Donald Trump vowed to boost military spending by tens of billions of dollars on Wednesday, outlining plans for major increases in the number of active troops, Navy ships and submarines, and fighter planes as he works to convince skeptics in both parties that he's ready to lead the world's most powerful military.
The New York businessman, who has struggled at times to demonstrate a command of foreign policy, also seemed to acknowledge he does not currently have a plan to address cyber security or the Islamic State group.
If elected, Trump said he would give military leaders 30 days to formulate a plan to defeat the group, commonly known as ISIS. And he would ask the joint chiefs of staff to conduct a review of the nation's cyber defenses to determine all vulnerabilities.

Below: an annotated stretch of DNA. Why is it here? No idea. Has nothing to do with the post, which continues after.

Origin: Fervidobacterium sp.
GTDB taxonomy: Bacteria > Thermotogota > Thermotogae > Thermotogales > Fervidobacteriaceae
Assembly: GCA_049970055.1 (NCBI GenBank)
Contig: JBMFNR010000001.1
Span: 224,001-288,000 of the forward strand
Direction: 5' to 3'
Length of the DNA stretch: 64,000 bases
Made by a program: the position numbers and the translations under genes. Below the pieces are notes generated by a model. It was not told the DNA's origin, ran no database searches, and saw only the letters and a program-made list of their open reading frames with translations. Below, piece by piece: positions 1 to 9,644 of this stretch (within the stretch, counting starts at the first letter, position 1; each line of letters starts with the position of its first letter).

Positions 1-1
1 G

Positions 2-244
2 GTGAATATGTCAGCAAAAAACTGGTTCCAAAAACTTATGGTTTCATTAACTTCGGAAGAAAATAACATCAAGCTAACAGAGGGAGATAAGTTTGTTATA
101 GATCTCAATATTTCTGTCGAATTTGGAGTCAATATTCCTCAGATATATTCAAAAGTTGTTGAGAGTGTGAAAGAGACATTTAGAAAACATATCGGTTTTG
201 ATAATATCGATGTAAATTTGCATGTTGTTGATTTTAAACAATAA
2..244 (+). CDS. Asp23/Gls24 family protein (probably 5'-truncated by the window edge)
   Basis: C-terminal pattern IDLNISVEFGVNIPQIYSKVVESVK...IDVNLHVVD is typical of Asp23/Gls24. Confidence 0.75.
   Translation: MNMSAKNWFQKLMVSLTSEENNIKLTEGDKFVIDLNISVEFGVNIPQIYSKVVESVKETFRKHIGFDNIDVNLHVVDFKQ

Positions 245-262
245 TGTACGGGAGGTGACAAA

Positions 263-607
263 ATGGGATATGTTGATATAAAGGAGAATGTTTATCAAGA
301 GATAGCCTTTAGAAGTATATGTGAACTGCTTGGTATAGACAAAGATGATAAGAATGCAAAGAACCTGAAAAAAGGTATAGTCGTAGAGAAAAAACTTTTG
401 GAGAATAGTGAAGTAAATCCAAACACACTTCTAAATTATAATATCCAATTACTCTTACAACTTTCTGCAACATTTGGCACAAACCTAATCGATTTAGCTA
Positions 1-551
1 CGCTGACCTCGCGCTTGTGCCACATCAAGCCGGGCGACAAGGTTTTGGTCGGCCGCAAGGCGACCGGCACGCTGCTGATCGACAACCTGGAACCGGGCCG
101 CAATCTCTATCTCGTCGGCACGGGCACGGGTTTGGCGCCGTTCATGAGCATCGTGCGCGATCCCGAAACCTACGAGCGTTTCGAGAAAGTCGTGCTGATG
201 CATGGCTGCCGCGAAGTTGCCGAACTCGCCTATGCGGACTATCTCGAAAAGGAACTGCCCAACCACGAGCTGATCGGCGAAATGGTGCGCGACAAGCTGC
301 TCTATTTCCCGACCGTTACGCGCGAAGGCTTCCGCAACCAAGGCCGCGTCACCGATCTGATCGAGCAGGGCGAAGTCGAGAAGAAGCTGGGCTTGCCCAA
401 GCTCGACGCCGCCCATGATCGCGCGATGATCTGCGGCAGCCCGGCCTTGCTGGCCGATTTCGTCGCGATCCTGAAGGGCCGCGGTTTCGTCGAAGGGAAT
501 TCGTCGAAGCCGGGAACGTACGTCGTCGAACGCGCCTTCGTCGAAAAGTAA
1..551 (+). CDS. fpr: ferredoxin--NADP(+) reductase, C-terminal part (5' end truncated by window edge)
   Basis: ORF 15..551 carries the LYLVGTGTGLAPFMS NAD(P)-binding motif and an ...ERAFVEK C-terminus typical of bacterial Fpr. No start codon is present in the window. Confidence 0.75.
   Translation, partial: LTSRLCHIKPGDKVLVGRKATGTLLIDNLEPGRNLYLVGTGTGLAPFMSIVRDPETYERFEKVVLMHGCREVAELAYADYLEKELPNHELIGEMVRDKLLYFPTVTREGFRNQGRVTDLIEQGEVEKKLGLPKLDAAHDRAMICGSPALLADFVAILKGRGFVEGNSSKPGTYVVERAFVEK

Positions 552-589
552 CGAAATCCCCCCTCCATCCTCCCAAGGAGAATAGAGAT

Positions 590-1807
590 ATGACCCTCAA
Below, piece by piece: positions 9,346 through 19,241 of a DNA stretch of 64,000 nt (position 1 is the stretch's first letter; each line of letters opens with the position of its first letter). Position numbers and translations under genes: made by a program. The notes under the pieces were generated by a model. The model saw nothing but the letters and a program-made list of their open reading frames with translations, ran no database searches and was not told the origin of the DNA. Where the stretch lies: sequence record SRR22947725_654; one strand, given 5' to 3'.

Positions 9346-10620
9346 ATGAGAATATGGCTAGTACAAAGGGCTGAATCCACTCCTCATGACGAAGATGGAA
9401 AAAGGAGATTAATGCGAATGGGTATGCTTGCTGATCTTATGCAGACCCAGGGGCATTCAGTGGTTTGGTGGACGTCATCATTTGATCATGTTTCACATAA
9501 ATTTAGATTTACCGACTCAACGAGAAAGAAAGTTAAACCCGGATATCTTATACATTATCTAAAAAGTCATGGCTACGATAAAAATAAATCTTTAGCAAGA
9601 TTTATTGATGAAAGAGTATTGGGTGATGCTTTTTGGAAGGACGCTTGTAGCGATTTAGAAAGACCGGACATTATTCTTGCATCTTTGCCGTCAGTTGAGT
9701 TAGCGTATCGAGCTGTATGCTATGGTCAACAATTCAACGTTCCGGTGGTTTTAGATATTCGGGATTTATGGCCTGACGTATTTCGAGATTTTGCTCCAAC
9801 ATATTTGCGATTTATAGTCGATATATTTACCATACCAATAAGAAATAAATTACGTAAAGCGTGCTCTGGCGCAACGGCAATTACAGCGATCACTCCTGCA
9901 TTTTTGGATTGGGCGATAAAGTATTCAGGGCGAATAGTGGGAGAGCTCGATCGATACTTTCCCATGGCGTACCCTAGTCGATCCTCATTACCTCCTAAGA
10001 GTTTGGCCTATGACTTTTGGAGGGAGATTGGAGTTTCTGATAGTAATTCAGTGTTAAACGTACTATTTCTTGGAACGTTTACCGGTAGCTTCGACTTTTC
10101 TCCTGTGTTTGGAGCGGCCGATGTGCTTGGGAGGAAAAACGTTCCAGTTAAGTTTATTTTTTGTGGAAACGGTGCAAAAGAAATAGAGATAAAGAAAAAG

Trump's address came hours before his national security acumen is tested at a "commander in chief" forum on NBC.
"We want to deter, avoid and prevent conflict through our unquestioned military strength," Trump declared of his Democratic opponent in his Wednesday speech, delivered inside the exclusive Union League of Philadelphia, which first allowed women in 1986.